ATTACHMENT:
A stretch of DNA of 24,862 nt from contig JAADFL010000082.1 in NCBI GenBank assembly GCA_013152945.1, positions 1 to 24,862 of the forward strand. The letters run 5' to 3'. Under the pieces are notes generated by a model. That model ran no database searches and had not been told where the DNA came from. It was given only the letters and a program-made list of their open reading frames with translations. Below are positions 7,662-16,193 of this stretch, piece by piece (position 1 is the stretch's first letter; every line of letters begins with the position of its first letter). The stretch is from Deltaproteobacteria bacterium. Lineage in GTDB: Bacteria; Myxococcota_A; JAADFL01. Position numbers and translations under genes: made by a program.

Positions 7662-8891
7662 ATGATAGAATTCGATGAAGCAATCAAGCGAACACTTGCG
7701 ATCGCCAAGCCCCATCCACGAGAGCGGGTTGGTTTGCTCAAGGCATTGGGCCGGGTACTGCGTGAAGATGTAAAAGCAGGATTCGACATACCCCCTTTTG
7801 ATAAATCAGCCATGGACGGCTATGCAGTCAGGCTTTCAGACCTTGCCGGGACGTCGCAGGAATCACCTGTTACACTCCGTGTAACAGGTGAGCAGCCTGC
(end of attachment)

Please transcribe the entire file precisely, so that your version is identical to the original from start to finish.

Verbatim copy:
A stretch of DNA of 24,862 nt from contig JAADFL010000082.1 in NCBI GenBank assembly GCA_013152945.1, positions 1 to 24,862 of the forward strand. The letters run 5' to 3'. Under the pieces are notes generated by a model. That model ran no database searches and had not been told where the DNA came from. It was given only the letters and a program-made list of their open reading frames with translations. Below are positions 7,662-16,193 of this stretch, piece by piece (position 1 is the stretch's first letter; every line of letters begins with the position of its first letter). The stretch is from Deltaproteobacteria bacterium. Lineage in GTDB: Bacteria; Myxococcota_A; JAADFL01. Position numbers and translations under genes: made by a program.

Positions 7662-8891
7662 ATGATAGAATTCGATGAAGCAATCAAGCGAACACTTGCG
7701 ATCGCCAAGCCCCATCCACGAGAGCGGGTTGGTTTGCTCAAGGCATTGGGCCGGGTACTGCGTGAAGATGTAAAAGCAGGATTCGACATACCCCCTTTTG
7801 ATAAATCAGCCATGGACGGCTATGCAGTCAGGCTTTCAGACCTTGCCGGGACGTCGCAGGAATCACCTGTTACACTCCGTGTAACAGGTGAGCAGCCTGC